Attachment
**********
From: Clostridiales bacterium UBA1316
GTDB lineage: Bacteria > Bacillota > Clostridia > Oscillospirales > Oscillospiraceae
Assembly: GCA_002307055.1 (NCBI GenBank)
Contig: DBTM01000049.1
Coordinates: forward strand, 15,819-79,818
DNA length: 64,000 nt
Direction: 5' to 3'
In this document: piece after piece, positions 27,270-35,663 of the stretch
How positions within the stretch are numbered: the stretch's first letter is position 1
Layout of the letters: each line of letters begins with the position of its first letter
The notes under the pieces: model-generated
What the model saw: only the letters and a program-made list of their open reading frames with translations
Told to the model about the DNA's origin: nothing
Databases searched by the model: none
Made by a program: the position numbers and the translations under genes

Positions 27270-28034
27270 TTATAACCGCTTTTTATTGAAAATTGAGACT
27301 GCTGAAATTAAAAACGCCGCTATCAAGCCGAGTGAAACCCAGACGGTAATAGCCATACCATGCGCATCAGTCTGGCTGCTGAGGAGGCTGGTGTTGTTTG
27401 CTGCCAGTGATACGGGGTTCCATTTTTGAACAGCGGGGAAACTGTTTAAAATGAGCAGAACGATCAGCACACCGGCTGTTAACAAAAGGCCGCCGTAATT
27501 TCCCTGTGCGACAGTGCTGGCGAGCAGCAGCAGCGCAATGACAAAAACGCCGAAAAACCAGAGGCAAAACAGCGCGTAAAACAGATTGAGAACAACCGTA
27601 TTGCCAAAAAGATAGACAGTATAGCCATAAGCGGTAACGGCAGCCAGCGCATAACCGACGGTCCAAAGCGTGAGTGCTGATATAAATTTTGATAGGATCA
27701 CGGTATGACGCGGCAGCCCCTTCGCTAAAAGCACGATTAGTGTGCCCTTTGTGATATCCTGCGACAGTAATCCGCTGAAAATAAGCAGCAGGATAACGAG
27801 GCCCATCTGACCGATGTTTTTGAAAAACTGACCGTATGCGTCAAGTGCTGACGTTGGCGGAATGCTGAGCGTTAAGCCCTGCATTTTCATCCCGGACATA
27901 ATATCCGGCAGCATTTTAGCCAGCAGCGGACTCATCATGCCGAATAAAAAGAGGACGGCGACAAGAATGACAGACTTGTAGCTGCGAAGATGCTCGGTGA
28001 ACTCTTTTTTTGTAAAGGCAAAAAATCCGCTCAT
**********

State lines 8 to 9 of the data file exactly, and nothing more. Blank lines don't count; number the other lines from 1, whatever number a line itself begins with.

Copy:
In this document: piece after piece, positions 27,270-35,663 of the stretch
How positions within the stretch are numbered: the stretch's first letter is position 1